When we were strolling around the magnificent ruins of Pompeii, what surprised me the most was the amount of graffiti.  No, not from knuckleheads with cans of spray paint.  This stuff had been there for thousands of years.  While I’m sure my amusement all this time later wasn’t quite the reaction all those years ago, some of the notes served a valuable purpose such as communicating lost pets or stolen articles.  Sort of a wall-based Craigslist.

If you’ve been to New York, you know that no newly erected wall can go for more than 10 minutes without writing or ads on it.  Turns out the same thing is true about the web and, in fact, we encourage it.  I think that’s too bad.

New platforms come and go all the time.  They’re clean walls.  What I find of interest is how quickly I start seeing pieces written about these emerging sites or technologies (Twitter two years ago as an example or Foursquare last year) and how to use them to market your business.  These are written long before it becomes apparent how users are going to interact with the thing and what benefits or risks are inherent.

The same thing is happening now with Quora, the Q&A site.  It is going through a rapid expansion and the new influx of users is having an interesting effect.  I haven’t been on it long but all of a sudden you’re seeing questions being asked and re-answered.  The new users haven’t taken the time to learn to use the site nor to read what’s already there.  The new sets of answers tend to be of very low quality, which is the antithesis of what was going on before.  In part, maybe this is fueled by a number of pieces on how to market your business on Quora.  Six months ago, the articles were all about how filling the community with “rubbish” would get a user killed.  Today, they’re all about using it to sell.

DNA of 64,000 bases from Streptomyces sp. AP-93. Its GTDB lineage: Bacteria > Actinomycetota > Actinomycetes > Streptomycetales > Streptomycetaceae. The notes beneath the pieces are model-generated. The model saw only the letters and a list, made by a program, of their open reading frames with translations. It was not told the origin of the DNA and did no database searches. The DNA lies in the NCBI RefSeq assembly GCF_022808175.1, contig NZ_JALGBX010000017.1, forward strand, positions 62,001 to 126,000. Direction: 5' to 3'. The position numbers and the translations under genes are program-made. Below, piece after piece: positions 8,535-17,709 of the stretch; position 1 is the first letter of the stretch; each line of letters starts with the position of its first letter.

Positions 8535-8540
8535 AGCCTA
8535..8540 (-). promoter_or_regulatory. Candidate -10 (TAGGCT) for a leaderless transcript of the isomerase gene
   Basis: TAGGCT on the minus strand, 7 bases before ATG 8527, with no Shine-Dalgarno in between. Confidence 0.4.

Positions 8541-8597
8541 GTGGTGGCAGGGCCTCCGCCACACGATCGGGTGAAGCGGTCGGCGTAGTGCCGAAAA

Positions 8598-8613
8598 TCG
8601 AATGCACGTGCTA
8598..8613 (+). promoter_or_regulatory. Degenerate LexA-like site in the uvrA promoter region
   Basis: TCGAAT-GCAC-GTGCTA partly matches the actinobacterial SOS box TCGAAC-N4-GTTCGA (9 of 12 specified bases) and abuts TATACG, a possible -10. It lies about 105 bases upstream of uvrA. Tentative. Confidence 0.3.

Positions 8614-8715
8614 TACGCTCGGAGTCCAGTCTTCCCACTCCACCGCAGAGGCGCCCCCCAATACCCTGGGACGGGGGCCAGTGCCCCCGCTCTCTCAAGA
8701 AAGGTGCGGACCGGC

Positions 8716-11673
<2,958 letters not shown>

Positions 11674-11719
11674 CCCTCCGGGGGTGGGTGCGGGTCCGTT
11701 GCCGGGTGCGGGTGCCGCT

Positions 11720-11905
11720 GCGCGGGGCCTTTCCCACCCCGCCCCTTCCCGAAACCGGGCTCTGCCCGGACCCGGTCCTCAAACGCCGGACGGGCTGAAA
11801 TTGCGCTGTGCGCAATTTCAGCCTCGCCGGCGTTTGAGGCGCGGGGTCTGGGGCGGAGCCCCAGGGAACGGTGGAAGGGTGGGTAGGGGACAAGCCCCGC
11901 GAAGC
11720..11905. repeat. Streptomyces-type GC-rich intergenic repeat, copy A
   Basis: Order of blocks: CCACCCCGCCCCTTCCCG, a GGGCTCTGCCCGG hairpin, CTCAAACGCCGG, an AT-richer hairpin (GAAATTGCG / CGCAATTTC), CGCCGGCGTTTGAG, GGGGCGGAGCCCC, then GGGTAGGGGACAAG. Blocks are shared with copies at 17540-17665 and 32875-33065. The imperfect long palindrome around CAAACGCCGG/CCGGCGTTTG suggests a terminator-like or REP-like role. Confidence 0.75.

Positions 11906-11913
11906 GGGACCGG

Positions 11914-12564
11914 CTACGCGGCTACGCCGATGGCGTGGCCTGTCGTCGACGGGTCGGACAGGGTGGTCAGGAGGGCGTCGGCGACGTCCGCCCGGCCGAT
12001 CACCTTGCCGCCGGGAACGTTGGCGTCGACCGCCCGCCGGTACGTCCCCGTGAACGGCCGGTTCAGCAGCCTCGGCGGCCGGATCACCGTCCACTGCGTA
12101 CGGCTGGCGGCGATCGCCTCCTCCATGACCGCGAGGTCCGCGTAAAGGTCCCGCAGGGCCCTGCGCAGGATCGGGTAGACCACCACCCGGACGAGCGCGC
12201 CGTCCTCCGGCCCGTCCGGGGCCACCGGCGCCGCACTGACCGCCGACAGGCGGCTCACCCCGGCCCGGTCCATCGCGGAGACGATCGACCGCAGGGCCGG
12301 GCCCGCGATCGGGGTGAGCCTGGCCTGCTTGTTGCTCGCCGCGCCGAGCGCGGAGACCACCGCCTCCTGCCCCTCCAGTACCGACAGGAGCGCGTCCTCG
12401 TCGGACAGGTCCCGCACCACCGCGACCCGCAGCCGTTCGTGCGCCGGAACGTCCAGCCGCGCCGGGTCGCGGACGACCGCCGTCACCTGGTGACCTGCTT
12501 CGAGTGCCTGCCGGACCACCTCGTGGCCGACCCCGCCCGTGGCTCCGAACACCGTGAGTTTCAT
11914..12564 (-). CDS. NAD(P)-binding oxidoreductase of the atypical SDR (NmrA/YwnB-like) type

As a marketer, I don’t think spraying graffiti on the newest clean wall you can find is a great idea, especially when it’s unclear if the people viewing it will think of it as art or garbage.  Knowing “how” isn’t the same as knowing “why” or even “if.”


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